Now that we have that config in place, Nginx will give us some nice logfiles like this for our Snowplow requests:

{
  "remote_addr": "127.0.0.1",
  "scheme": "http",
  "msec": "1586767599.001",
  "host": "127.0.0.1",
  "server_name": "localhost",
  "time": "2020-04-13T10:46:39+02:00",
  "status": "200",
  "size": "43",
  "query_string": "stm=1586767599000&e=pp&url=http%3A%2F%2F127.0.0.1%2Fsp%2Findex.html%23&page=my%20custom%20page%20title&refr=http%3A%2F%2F127.0.0.1%2Fsp%2Findex.html&pp_mix=0&pp_max=0&pp_miy=0&pp_may=0&tv=js-2.12.0&tna=webtracking&aid=testpage&p=web&tz=Europe%2FBerlin&lang=de-DE&cs=windows-1252&f_pdf=1&f_qt=0&f_realp=0&f_wma=0&f_dir=0&f_fla=0&f_java=0&f_gears=0&f_ag=0&res=1680x1050&cd=24&cookie=1&eid=6bb54901-c7d4-4bbd-8d49-a95248ce8843&dtm=1586767598999&vp=1125x957&ds=1125x957&vid=9&sid=ad5f99b5-9aeb-4a24-af79-1095a4237d9f&duid=6ad7e729-3392-4b9e-9663-f3ef9e49831d&fp=557407330&co=%7B%22schema%22%3A%22iglu%3Acom.snowplowanalytics.snowplow%2Fcontexts%2Fjsonschema%2F1-0-0%22%2C%22data%22%3A%5B%7B%22data%22%3A%7B%22a%20Date%22%3A%22Mon%20Apr%2013%202020%2010%3A46%3A08%20GMT%2B0200%20(Mitteleurop%C3%A4ische%20Sommerzeit)%22%2C%22a%20String%22%3A%22Hello%20there!%22%7D%7D%2C%7B%22schema%22%3A%22iglu%3Acom.snowplowanalytics.snowplow%2Fweb_page%2Fjsonschema%2F1-0-0%22%2C%22data%22%3A%7B%22id%22%3A%22a664552f-9cac-4228-b25f-d23ecb87ebd3%22%7D%7D%2C%7B%22schema%22%3A%22iglu%3Aorg.w3%2FPerformanceTiming%2Fjsonschema%2F1-0-0%22%2C%22data%22%3A%7B%22navigationStart%22%3A1586767568195%2C%22unloadEventStart%22%3A1586767568202%2C%22unloadEventEnd%22%3A1586767568202%2C%22redirectStart%22%3A0%2C%22redirectEnd%22%3A0%2C%22fetchStart%22%3A1586767568195%2C%22domainLookupStart%22%3A1586767568195%2C%22domainLookupEnd%22%3A1586767568195%2C%22connectStart%22%3A1586767568195%2C%22connectEnd%22%3A1586767568195%2C%22secureConnectionStart%22%3A0%2C%22requestStart%22%3A1586767568197%2C%22responseStart%22%3A1586767568199%2C%22responseEnd%22%3A1586767568199%2C%22domLoading%22%3A1586767568204%2C%22domInteractive%22%3A1586767568211%2C%22domContentLoadedEventStart%22%3A1586767568211%2C%22domContentLoadedEventEnd%22%3A1586767568211%2C%22domComplete%22%3A1586767568226%2C%22loadEventStart%22%3A1586767568226%2C%22loadEventEnd%22%3A1586767568227%7D%7D%5D%7D",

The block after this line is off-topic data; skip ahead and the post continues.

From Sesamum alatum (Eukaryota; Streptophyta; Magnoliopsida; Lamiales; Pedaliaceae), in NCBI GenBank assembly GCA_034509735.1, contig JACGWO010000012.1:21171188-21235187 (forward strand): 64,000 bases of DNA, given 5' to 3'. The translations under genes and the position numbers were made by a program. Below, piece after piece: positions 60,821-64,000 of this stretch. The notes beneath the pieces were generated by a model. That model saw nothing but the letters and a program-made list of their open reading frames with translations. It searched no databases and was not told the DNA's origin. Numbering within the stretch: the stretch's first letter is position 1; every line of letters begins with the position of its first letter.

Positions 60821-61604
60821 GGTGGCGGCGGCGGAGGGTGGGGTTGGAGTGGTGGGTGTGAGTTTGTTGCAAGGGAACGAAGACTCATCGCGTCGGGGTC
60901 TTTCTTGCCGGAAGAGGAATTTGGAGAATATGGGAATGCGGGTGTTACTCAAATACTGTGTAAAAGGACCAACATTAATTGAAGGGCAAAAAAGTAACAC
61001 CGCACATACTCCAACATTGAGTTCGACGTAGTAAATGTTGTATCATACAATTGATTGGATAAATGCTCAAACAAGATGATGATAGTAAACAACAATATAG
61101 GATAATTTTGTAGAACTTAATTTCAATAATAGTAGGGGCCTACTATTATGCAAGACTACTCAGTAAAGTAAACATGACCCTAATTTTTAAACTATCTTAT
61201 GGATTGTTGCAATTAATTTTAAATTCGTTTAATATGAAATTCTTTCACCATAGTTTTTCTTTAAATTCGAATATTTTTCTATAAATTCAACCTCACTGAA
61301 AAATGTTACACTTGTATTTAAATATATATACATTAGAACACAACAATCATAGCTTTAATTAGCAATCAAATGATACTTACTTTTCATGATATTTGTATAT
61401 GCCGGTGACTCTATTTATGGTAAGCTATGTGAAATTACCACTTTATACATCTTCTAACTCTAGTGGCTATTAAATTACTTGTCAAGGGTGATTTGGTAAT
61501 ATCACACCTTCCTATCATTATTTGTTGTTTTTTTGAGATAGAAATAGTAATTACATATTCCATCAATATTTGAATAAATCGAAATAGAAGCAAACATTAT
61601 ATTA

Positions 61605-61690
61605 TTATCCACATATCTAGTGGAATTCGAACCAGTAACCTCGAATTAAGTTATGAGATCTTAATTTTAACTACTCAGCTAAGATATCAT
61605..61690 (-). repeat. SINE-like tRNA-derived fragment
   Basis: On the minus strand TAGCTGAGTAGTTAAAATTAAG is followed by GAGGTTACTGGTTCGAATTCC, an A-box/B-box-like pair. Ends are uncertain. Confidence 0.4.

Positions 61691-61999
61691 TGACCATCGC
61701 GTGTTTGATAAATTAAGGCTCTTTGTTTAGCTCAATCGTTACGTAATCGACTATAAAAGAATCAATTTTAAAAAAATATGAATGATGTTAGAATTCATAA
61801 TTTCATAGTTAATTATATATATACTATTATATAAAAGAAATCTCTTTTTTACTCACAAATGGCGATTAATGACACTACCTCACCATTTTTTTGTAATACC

"request_body": "",
  "uri": "/analytics/i",
  "referer": "http://127.0.0.1/sp/index.html",
  "user_agent": "Mozilla/5.0 (Windows NT 10.0; Win64; x64) AppleWebKit/537.36 (KHTML, like Gecko) Chrome/80.0.3987.163 Safari/537.36",
  "proxy_ip": "",
  "request_id": "e28544ed81f62d06162137eaf11a0a44"
}

With that config in place and validated, let’s tell Filebeat to send that information to Kafka. This could be done with a config like this:

filebeat.inputs:
- type: log
  enabled: true
  paths:
    - [Path to Nginx]\logs\access-tracking.log
  json.add_error_key: true
output.kafka:
  hosts: ["[Kafka Host and Port]"]
  key: '%{[json.host]}-%{[json.request_id]}'
  topic: 'tracking_raw'
  partition.round_robin:
    reachable_only: false
  required_acks: 1
  compression: gzip
  max_message_bytes: 1000000

There is nothing special going on here. Line 6 tells us where our logfile is stored. From line 9 on we configure our connection to Kafka. Fill in your connection settings as needed. If you want to, we can use line 12 to generate an ID for Kafka based on the server host and the Nginx request ID, which should be a nice and unique identifier. The most important part is line 12, where we define which Kafka topic should be used for our data. We will use “tracking_raw” for this project.

Now we are done! Once you open our webpage with everything in place and running, you should see the log lines being written to our Kafka topic. In the next post we are going to do some more with our data.